DIY Welding Project: Swing Out Equipment Stand [Guide] | MillerWelds

DIY Welding Project: Swing Out Equipment Stand [Guide]

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Keep your larger pieces of equipment easily accessible and conveniently stored with this heavy duty swing out stand project.

SKILL LEVEL: Intermediate

TIME COMMITMENT: 3–4 hours

Here's what you'll need to get started.

TOOLS AND MATERIALS

Miller® Millermatic® 255
Miller Spectrum® 625 X-TREME™ plasma cutter
3/8"-thick plate steel
• Top base plate: 8" x 36"
• Top swivel plate: 6" x 8"
• Bottom swivel plates: 5" x 5" (2)
2"x 3" .120 wall tubing

5/16" bolts (to mount the slip roll to the stand) 

5/8" bolts 

1/2" bolts 

Drills and taps 

Plumb bob 

Assortment of wrenches 

Measuring tools 
 

WARNING: READ AND FOLLOW ALL LABELS AND THE OWNER'S MANUAL.

STEP BY STEP

Welder measuring where to attach top and bottom plates to the vertical post.

STEP ONE:

Measure where to place your top and bottom base plates to mount the equipment stand to the vertical post. The bottom swivel plate and mounting base will be attached by a diagonal support tube to help support the weight.

Welder drawing a line to cut the base plates.

STEP TWO:

Use a template to draw a line to cut notches out of the top and bottom base plates so they can be welded to the vertical post.

Welder measuring the pivot point of the top base plate.

STEP THREE:

Measure the pivot point of the top base plate, which will be welded to the post. This will enable the stand to swing around the post. Mine is 2-3/8" away from the corner. That gives me 1-3/8" clearance to work with for the mounting base. Keep in mind you also have to put a weld on the top base plate and it will take up at least 1/4". Follow the same directions for the bottom base plate.

Welder drilling his hole into the top base plate.

STEP FOUR:

Drill your pivot point in the top base plate.

Welder grinding mill scale off the vertical post.

STEP FIVE:

Be sure to grind off the mill scale on the base plates and vertical post to which the stand will be attached.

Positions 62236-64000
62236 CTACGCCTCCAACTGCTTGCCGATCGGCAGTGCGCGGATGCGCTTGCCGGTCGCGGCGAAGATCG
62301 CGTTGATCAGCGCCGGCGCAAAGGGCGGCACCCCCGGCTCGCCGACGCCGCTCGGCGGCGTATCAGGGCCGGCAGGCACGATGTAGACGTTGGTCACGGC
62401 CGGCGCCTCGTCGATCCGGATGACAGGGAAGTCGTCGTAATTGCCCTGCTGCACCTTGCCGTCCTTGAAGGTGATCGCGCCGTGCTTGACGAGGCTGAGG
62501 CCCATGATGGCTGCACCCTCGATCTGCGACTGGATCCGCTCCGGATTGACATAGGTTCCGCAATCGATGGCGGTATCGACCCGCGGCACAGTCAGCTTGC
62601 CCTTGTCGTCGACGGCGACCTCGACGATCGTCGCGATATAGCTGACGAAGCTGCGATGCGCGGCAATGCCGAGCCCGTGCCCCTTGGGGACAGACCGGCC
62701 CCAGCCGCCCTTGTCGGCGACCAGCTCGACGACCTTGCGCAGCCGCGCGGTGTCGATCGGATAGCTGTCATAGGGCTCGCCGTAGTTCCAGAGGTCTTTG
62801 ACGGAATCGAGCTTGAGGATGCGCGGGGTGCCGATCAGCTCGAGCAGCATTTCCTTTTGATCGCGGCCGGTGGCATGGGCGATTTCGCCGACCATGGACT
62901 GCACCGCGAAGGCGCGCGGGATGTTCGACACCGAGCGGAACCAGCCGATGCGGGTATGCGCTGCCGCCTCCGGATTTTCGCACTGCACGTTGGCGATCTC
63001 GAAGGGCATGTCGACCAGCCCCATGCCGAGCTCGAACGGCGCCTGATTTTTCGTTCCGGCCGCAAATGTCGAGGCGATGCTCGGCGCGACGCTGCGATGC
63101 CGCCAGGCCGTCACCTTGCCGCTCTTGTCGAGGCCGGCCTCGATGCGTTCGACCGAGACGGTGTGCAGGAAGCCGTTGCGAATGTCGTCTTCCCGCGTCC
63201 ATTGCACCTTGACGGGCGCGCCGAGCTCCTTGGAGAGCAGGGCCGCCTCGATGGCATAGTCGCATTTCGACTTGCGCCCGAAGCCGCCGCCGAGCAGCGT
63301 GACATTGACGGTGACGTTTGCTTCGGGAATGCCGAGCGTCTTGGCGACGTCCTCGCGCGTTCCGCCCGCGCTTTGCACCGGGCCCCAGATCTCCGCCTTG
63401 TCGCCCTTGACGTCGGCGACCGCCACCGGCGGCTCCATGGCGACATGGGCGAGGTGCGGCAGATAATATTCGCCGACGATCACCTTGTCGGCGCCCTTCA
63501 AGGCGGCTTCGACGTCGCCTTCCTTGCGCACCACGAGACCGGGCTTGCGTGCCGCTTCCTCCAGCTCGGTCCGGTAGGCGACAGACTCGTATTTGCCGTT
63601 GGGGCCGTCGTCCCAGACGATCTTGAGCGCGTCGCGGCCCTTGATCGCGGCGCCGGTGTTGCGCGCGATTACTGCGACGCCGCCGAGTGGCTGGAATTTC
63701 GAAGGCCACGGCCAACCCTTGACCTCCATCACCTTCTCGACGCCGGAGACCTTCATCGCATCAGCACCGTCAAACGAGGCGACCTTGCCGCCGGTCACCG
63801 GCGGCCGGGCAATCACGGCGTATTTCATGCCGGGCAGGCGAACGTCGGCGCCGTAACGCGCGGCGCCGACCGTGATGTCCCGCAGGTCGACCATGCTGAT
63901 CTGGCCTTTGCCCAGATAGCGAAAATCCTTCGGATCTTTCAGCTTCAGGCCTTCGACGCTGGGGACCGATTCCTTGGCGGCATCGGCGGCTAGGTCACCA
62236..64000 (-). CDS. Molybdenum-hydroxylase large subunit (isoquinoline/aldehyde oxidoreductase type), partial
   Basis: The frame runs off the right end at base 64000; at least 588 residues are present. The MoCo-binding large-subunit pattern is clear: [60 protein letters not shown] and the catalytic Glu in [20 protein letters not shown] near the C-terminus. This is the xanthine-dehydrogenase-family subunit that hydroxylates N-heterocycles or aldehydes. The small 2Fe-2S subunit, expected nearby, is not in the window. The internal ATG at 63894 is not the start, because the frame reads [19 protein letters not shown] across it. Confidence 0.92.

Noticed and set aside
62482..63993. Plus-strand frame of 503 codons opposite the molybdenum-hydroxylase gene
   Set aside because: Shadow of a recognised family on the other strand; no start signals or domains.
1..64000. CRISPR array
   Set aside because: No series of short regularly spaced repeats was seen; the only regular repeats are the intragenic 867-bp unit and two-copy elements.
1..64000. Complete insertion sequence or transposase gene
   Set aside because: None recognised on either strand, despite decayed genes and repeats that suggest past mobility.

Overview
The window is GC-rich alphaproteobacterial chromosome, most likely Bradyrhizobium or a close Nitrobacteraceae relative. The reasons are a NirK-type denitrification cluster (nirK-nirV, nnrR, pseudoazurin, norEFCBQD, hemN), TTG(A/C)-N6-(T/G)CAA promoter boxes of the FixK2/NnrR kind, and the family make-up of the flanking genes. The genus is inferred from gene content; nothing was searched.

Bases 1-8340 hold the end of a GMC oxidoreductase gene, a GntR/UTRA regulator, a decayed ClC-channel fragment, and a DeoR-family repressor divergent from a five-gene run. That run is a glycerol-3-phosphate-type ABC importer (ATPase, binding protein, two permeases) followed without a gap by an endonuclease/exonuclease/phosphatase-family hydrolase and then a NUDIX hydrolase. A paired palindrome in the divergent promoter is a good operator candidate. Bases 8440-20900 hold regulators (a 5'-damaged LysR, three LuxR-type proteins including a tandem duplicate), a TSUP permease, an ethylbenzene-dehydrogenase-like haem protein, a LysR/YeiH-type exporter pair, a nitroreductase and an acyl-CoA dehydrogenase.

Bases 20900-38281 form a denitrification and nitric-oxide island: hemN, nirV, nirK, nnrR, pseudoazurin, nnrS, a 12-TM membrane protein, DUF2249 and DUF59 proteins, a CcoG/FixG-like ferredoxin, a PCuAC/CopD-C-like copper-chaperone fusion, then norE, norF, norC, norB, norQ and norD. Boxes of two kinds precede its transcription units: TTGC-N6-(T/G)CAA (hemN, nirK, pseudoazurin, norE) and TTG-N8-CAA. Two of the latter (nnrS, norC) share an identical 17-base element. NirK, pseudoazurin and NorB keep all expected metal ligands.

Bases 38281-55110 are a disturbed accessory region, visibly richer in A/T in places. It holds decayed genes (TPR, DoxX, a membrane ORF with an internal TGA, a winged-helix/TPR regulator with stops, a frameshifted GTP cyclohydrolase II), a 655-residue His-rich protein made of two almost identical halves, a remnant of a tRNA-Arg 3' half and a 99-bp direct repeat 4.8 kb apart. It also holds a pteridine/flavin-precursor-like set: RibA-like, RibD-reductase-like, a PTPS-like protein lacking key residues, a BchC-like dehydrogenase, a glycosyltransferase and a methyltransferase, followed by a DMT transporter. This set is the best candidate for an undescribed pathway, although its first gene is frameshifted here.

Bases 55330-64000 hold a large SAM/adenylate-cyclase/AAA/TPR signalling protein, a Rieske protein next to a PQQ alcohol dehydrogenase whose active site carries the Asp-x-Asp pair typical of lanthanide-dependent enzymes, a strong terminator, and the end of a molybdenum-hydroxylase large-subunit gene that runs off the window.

Welder tack welding the top base plate to the vertical post.

STEP SIX:

Using the Millermatic 255, tack weld the top base plate to the vertical post. Using pulse MIG mode, I set the machine for 3/8"-thick material with Auto-Set™ technology.

Welder using level to verify that the top base plate is level.

STEP SEVEN:

Grab your digital level and make sure your top base plate is level; check both directions before welding in place.

Welder dropping the plumb bob to align with bottom base plate.

STEP EIGHT:

Before welding the bottom base plate, grab your plum bob and drop it through the hole in the top base plate to ensure the pivot points will line up on both base plates. Make your mark and drill a 5/8" hole. Then, weld the bottom base plate to the vertical post.

Welder measuring for clearance.

STEP NINE:

Before drilling your holes in the mounting base, check to make sure your clearance is at least 1" from the weld.

Visual of the 2-½” holes drilled into the mounting base.

STEP TEN:

Machine your 5/8" hole 1" from the end and 2" from the side in your mounting base along with two 1/2" holes, which will be used for your locking bolts. The locking bolts will be tapped into the swivel mounting base once the table is fully extended.

Welder has the top plate shimmed to level it and is measuring for the diagonal support tube.

STEP ELEVEN:

After attaching both the bottom swivel plate and mounting base with your 5/8" bolts, place your digital level on the mounting base and shim it up until it's perfectly level. Then measure for your diagonal support tube that will go from the end of the mounting base to the bottom swivel plate and weld it into place.

Welder wratcheding the 1/2” bolts to tighten them.

STEP TWELVE:

With the mounting base extended out, transfer punch the top holes to the top base plate, drill and tap for your 1/2" locking bolts.

Welder attaching the equipment to the stand.

STEP THIRTEEN:

Determine the equipment mounting hole locations, drill and tap, then mount your equipment.

About Andy Weyenberg

Andy Weyenberg headshot
Andy Weyenberg began welding at his father’s business a few years before joining the Army. After going to school for Electro-Mechanical, he started working for Miller Electric Mfg. LLC as a technical service rep and training instructor. Andy has built and raced stock cars since he was a teenager — and now builds high-performance street vehicles while also managing the Miller motorsports program.
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